District court and family court jurisdictional interplay addressed with no exclusivity: GOMEZ V. GOMEZ (COA 5/9/2008)

GOMEZ V. GOMEZ
FAMILY LAW:  District court and family court jurisdiction not mutually exclusive regarding domestic violence orders

2007-CA-001919

PUBLISHED: AFFIRMING
PANEL: DIXON PRESIDING; NICKELL, KNOPF CONCUR
BULLITT COUNTY
DATE RENDERED: 5/9/2008

Appellee filed a domestic violence petition in district court requesting an emergency protective order against the Appellant. The district court did not issue an emergency protective order, but did issue a summons and set the matter for a hearing. After the family court held a full evidentiary hearing, it issued a domestic violence order. Appellant appealed the order alleging that 1) since the district court failed to issue an emergency protective order, the family court lacked jurisdiction to either hold a hearing or enter a domestic violence order and 2) insufficiency of the evidence. COA found that the family court did have proper jurisdiction. Family courts are the primary forum for matters concerning domestic violence and abuse, although the district courts have concurrent jurisdiction to enter emergency protective orders under KRS 403.725. The Court found no statutory language to support Appellant’s position that district courts retain exclusive jurisdiction unless an emergency protective order is issued. Of special significance in the instant case was the fact that the parties also had a pending divorce action, which gave the family court jurisdiction under KRS 403.725(4) as well. COA also found that the family court’s issuance of the domestic violence order was supported by the evidence and was not clearly erroneous.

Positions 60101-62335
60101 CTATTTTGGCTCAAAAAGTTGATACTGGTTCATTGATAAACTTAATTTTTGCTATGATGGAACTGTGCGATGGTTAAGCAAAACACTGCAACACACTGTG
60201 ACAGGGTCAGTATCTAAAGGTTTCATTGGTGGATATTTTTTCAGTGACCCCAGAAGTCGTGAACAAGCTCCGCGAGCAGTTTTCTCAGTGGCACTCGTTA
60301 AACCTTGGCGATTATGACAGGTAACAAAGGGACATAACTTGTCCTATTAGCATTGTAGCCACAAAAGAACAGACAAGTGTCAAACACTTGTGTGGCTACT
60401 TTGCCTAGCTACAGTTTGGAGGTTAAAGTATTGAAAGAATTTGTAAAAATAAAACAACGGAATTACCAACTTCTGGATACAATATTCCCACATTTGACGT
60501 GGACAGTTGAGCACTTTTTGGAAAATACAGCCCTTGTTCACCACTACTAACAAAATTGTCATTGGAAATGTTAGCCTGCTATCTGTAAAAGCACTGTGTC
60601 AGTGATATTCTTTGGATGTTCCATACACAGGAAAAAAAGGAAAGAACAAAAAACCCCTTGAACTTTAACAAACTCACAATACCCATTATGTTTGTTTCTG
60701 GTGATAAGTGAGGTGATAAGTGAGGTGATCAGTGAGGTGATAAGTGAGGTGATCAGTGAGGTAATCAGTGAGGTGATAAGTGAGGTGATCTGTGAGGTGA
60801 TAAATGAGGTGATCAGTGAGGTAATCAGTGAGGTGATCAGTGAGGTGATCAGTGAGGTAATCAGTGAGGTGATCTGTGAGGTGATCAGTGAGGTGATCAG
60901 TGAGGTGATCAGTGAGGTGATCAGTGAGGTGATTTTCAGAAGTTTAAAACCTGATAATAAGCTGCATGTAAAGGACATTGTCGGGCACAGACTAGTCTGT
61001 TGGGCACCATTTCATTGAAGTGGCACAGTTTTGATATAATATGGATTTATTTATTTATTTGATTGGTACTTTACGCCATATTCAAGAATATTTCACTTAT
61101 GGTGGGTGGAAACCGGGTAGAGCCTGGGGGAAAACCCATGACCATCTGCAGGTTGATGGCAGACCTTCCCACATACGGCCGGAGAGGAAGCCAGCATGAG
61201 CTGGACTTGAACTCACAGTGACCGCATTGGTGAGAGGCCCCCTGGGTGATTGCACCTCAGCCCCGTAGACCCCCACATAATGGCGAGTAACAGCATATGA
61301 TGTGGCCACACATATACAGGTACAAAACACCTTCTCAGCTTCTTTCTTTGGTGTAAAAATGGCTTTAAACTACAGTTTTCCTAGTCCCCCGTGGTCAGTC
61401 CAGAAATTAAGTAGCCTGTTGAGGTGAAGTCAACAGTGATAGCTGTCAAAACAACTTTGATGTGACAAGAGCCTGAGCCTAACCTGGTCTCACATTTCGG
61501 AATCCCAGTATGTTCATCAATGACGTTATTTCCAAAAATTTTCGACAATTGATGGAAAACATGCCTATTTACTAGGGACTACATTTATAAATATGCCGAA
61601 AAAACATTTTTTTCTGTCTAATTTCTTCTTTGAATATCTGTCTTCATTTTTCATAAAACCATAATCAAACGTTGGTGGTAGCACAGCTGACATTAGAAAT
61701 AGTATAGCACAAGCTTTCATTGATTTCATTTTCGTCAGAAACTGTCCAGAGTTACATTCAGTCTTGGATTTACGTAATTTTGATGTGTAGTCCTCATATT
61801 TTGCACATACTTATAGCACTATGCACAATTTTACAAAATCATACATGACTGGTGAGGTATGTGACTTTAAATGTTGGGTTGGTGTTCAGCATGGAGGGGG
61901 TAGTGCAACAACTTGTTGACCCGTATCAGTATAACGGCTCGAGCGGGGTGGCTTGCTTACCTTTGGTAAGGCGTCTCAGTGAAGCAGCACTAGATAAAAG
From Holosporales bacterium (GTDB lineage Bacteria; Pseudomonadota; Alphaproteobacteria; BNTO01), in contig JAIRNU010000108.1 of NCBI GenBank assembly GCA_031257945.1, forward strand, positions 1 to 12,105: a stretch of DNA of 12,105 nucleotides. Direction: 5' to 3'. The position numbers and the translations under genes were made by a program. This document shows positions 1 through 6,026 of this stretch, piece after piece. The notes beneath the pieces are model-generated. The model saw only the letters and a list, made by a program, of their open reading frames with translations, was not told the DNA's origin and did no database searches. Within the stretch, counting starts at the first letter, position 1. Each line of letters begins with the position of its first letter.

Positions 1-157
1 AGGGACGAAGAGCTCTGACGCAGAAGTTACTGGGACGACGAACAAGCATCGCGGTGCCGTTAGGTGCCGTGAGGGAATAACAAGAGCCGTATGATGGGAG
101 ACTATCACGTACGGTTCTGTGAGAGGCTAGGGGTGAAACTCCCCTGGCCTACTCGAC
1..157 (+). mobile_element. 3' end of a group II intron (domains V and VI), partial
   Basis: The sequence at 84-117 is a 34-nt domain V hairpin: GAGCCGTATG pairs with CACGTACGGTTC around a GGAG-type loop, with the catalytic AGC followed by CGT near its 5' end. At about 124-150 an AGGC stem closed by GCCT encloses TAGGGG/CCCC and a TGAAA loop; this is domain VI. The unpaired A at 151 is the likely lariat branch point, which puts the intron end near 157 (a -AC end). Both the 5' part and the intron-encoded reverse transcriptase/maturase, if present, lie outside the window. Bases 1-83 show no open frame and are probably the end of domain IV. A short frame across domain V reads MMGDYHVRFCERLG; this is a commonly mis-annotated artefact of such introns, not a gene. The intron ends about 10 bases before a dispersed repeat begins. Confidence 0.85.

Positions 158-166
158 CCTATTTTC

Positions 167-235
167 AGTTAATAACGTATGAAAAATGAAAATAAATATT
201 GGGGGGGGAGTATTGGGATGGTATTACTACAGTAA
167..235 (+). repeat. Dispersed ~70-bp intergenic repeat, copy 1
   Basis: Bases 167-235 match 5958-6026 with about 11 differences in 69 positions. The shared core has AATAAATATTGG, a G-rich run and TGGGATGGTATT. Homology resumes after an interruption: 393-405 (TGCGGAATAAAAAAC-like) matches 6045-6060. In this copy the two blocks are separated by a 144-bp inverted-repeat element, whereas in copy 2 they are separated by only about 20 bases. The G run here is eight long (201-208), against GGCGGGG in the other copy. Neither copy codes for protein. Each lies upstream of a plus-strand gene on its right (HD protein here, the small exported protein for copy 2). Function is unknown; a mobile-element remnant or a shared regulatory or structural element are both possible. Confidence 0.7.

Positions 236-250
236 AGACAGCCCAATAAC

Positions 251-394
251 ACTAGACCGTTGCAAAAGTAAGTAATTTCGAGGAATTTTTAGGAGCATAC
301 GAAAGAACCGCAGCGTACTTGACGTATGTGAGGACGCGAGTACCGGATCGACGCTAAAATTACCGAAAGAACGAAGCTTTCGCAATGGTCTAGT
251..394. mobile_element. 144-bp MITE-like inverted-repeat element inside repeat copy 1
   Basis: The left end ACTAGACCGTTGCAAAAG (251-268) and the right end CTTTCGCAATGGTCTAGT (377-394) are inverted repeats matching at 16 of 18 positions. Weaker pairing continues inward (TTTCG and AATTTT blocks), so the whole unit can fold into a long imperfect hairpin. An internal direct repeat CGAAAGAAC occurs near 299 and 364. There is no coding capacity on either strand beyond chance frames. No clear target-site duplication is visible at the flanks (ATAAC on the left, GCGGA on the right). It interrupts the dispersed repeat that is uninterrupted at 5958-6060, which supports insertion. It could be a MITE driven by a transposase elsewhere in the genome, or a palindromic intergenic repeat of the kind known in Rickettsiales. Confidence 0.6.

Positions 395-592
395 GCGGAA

AFFIRMED.

Digest by Sarah Jost Nielsen, Diana L. Skaggs + Associates

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